By Dale Kawashima

The decision on when a songwriter should officially copyright his or her songs seems to be a fairly simple one, but there are actually several viable options that could complicate a songwriter’s decision.

Many young or new writers are under the misconception that they must immediately file their song(s) with the Register Of Copyrights in Washington, D.C., or else it will not be protected by U.S. copyright law. But under the present copyright law (which became effective in January, 1978) a song (or “work,” as described in the information pamphlet issued by the Register Of Copyrights) is automatically protected by copyright when it is created.

The Register Of Copyrights states that a “work is created when it is ‘fixed’ in a copy or phonorecord for the first time. Neither registration in the Copyright Office nor publication is required for copyright protection under the present law.”

So if a writer’s song is “automatically protected” by copyright law, is it truly necessary for a writer to immediately file the song with the Copyright Office, which entails filling out the application form (knows as Form PA), plus submitting a CD, tape or sheet music of the song, plus paying a $65.00 fee for each filing ($35.00 if you file digitally)?

There isn’t a simple answer. I know many professional writers (and their publishers) who only bother to copyright their song once it is actually released on a major label album. In contrast, I also know of many aspiring writers who almost obsessively send in their PA Forms and $65.00 every time they write a song.

I recently met a writer from Philadelphia, who was in Los Angeles because he had a meeting with a manager who might represent him. He was fearful that this manager might actually rip off his music, and he desperately wanted to send his new song to the Copyright Office before the meeting, to protect himself. It amazed me that this writer would be so worried about one meeting in L.A. with a legitimate manager.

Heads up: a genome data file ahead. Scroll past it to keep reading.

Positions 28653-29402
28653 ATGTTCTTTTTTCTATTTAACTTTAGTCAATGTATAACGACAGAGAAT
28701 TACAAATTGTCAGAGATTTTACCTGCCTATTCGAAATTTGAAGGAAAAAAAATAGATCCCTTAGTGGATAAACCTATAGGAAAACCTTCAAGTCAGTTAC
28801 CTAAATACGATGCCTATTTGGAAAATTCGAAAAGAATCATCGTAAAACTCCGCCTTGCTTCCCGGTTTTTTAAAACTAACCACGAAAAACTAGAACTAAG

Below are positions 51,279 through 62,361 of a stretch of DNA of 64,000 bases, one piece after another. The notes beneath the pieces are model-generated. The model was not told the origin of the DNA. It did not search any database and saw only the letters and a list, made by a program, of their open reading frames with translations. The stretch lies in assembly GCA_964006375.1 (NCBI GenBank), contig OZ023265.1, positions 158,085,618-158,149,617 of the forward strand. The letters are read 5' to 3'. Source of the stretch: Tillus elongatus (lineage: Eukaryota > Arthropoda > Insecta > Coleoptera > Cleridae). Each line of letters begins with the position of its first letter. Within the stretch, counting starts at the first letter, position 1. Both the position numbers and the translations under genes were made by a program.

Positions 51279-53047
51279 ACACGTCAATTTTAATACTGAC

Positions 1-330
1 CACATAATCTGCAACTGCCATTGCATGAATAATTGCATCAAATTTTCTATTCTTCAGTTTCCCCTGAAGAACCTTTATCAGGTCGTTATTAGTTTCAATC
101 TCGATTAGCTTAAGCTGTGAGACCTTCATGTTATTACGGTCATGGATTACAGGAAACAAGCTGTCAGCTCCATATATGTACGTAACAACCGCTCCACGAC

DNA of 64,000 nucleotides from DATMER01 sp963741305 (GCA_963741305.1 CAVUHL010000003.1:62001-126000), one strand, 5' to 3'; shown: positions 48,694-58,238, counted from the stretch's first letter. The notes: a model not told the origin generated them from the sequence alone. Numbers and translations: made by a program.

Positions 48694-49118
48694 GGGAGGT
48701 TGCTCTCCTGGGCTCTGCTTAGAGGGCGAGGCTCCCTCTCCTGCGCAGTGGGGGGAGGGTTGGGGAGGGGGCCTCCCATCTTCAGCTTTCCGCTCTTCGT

While crazy things do sometimes happen in the music business, the odds that this manager would be out to rip off this writer are absolutely, incredibly remote. Legitimate industry managers or execs are fully occupied with just trying to find new talent, and are certainly not looking to plagiarize anyone.

Still, many writers would ultimately prefer to be very cautious, and dutifully file their copyrights. And truthfully, it is hard to argue with this point.

Arlo Chan, Director of Contract Administration, Legal & Business Affairs at Warner/Chappell Music, also prefers being cautious, telling me he “could not in good conscience recommend that a writer not file the PA Form, because you never know for sure what will happen.” In addition, Chan said that unless the writer and/or publisher have previously filed the copyright, they cannot initiate a plagiarism suit against another party on the specific song in question.

Nevertheless, copyright every song can become an expensive proposition for a songwriter. At $30 per PA form, a writer can easily spend hundreds, perhaps thousands of dollars on copyright fees. And frankly, there are many aspiring writers who have spent a lot of money on fees, yet have never earned any significant royalties from their songs.

Fortunately, there is a way to save money on fees. A writer can copyright several new songs under one PA Form and pay just one fee, if these songs are listed as a “collective work” on the form. However, the songs must be all written by the same writer or writing team. If a writer collaborates with different partners, these songs need to be filed on separate PA Forms, at an extra $45 per form.

For more information on registering your copyrights, and on how you can obtain PA and other forms, you can call the Copyright Public Information Office at 202-707-3000. The application forms and pamphlets are free.

Here are three, main links to the U.S. Copyright Office:

U.S. Copyright Office

Frequently Asked Questions About Copyright

Form PA (on PDF)